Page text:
What Is the History of the Modern Air Conditioner?

A/C, Blog, Eastland, History, HVAC, OH, Ohio

It’s been really hot recently! Temperatures have topped well over 90 degrees. Can you imagine how unpleasant it would be to not have an air conditioner in your home during the summer? Chores, reading a book, or even taking a nap would be excruciating on a daily basis without cool air. Have you ever wondered, “How did the air-conditioner start?” When cavemen were cold, they would rub sticks together so as to spark a fire. However, attempting to cool down on a scorching summer day? That’s something entirely different! So come learn about the birth of today’s A/C at Eastland Heating and Cooling as we explore some important historical moments in A/C history and examine its development. 

How Did the Cool Air Concept Start? 

The notion of chilly air cannot be credited to a single individual or society. Humans have suffered through the summer heat since the beginning. However, there are a few notable times in history that must be mentioned. And we must give credit where credit is due! 

  • The Ancient Egyptians recognized the advantages of evaporation. They draped wet cloths or laundry over their open doors in order to create a cooling effect through a cool wind. 
  • China also can be credited with advancements toward the modern A/C. A man named Ding Huan is known for creating a hand-cranked rotary fan in 180 AD. 
  • The Romans were quite clever in their inventions! They constructed a sophisticated subterranean infrastructure (the aqueduct system) that funneled air and water beneath the home floors of the rich.  
  • In 1758, Benjamin Franklin and John Hadley studied the use of evaporative cooling. They discovered that by evaporating certain liquids on the surface of water, they could freeze an item while keeping the surrounding temperature constant. 
  • In 1820, Michael Faraday investigated and experimented with ammonia for the first time. This was the first documented use of a volatile liquid in a medical experiment.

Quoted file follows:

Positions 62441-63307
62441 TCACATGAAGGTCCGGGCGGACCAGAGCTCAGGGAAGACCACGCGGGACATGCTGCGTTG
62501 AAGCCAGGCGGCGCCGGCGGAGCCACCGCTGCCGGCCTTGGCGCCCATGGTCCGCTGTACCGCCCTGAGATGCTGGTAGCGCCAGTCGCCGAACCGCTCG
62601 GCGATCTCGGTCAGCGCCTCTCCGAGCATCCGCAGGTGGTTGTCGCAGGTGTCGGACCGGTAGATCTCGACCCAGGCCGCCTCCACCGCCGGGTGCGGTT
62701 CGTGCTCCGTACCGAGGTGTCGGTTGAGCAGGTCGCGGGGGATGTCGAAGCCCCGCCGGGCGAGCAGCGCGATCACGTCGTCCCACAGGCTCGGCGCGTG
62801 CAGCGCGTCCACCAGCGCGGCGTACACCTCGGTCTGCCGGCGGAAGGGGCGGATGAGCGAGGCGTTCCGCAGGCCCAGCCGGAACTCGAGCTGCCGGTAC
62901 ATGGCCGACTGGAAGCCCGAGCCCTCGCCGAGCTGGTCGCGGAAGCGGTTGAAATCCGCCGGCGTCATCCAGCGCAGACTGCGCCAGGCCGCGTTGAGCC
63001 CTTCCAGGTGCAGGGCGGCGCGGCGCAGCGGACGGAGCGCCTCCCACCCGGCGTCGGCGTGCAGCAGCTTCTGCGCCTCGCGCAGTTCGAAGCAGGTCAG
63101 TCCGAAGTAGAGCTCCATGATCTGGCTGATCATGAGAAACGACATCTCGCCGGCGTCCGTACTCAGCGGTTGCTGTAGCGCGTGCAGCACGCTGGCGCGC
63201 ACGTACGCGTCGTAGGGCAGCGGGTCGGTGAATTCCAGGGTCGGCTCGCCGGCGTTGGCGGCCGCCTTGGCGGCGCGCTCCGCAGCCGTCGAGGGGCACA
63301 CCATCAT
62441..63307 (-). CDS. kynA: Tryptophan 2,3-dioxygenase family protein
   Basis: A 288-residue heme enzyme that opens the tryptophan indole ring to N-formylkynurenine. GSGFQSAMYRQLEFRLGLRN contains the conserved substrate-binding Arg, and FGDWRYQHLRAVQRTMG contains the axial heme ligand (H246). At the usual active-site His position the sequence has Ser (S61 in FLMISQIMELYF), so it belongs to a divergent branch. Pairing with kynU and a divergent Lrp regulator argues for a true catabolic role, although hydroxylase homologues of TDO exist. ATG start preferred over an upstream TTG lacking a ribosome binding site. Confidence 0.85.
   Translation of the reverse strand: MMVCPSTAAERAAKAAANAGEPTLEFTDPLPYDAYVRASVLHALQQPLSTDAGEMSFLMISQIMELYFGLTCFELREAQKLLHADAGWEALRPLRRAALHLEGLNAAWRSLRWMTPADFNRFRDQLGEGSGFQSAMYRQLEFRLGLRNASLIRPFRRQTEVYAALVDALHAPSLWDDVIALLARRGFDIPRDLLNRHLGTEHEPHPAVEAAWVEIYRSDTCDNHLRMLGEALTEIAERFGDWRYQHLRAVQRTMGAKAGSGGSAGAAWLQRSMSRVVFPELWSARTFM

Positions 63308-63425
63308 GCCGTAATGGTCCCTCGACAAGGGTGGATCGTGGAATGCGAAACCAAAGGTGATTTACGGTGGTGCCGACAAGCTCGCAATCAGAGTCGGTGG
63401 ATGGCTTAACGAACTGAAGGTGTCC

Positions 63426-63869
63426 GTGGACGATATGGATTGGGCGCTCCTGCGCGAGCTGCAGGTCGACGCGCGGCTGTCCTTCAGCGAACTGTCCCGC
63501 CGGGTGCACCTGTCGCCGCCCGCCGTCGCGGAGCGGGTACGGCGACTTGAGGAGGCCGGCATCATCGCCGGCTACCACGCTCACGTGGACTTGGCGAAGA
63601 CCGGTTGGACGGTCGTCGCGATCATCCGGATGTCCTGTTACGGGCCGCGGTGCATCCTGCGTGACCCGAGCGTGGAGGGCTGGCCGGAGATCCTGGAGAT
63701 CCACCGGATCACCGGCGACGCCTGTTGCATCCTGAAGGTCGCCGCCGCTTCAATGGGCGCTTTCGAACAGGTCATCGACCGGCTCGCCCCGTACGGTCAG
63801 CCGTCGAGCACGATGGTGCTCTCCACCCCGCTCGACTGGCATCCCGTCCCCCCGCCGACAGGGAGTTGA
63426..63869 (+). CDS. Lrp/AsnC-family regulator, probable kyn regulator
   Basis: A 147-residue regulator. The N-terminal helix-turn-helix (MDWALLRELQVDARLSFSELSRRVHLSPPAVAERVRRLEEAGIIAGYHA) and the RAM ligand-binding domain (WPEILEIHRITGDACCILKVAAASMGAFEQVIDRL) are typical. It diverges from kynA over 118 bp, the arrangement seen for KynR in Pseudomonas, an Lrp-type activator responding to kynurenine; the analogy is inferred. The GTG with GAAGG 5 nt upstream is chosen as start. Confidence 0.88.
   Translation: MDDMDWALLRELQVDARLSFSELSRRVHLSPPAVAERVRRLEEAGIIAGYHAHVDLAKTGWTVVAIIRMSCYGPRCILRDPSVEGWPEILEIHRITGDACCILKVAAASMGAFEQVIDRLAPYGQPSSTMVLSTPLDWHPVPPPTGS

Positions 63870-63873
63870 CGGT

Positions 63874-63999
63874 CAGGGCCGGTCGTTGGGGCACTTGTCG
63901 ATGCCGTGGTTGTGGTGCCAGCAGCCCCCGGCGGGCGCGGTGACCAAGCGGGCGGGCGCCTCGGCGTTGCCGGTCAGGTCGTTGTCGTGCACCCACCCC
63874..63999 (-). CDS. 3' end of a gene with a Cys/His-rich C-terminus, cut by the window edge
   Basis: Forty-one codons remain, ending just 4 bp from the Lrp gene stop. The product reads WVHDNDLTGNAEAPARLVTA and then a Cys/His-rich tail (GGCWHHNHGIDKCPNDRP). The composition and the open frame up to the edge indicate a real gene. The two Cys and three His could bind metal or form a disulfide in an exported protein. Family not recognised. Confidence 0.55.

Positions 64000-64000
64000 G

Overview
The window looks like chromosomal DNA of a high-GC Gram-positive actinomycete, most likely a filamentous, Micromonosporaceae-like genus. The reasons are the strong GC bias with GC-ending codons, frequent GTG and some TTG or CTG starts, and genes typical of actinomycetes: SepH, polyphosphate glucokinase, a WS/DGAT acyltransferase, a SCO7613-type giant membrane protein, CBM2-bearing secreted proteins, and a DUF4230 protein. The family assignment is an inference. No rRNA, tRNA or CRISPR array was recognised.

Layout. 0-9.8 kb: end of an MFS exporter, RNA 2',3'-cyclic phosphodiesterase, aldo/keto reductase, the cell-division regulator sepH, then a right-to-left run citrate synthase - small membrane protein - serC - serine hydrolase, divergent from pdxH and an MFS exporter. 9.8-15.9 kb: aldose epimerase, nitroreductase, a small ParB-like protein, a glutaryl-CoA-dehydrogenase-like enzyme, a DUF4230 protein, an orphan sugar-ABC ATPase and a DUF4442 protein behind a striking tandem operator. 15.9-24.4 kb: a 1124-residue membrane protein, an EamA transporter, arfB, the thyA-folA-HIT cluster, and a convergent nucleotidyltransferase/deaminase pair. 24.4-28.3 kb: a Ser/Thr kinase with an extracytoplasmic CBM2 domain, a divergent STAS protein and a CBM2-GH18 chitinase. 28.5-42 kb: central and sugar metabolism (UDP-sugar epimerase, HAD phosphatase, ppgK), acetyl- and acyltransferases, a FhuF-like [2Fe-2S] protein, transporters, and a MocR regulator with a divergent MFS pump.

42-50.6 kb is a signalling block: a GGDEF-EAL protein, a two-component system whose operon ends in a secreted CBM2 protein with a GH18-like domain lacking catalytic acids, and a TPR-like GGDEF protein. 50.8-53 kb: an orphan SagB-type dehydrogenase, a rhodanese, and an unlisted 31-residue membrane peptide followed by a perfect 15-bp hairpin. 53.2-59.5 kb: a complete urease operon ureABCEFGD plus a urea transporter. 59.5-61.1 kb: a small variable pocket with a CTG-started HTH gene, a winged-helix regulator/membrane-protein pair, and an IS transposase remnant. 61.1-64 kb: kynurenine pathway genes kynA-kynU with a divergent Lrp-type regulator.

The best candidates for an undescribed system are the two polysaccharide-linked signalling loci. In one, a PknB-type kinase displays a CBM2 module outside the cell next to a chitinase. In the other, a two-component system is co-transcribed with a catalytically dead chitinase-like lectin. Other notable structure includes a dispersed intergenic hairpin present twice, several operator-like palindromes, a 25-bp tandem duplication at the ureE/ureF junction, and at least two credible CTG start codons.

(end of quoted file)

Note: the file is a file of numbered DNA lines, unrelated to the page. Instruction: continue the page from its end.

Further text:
• Dr. John Gorrie was an American doctor who developed the first cooling machine in 1830. It wasn’t patented until 1851, and it was only utilized by hospitals to assist with the therapy of tropical illnesses. 

Whom Can We Credit the Invention Of the A/C System To? 

Willis Haviland Carrier was a skilled engineer who studied the laws of humidity. There was a printing company based out of New York that needed to keep paper and ink from degrading in the humidity of the room, so Carrier came up with the notion of mechanical refrigeration. He built his invention on top of the previous discoveries of others and blended it with his own ingenuity; his invention was a resounding success. His invention used air to go through coils filled with cold water, lowering the air temperature and removing moisture from it. As a result, the humidity in the room was better controlled. Carrier’s invention signaled a turning point in the development of A/C history. In 1933, Carrier Air Conditioning Company of America was established in the United States. Today, this HVAC business is famously known as Carrier. 

How Far Have A/C’s Come Today? 

Despite the fact that modern air conditioners have evolved considerably, they still employ Carrier’s original ideas. His work laid the fundamental foundation for every subsequent A/C unit design. Fast forward to today, homeowners can select from a vast range of air conditioners. Air conditioners are now more energy-efficient, use vapor compression, can run tests, contain electronic sensors, and work in conjunction with smart thermostats to maximize energy efficiency. 

88 percent of homes in America now have air conditioning systems. However, this wasn’t always the case. As when they were first popularized in the mid-1900s, they were considered a luxury and not a necessity. Oh, how times have changed! At Eastland Heating & Cooling, your safety is our number one concern! We are prepared to face whatever the summer heat sends our way if anything goes wrong with your A/C this season! So don’t hesitate to reach out. You can call us at (614) 861-5203, or schedule an appointment now by clicking here

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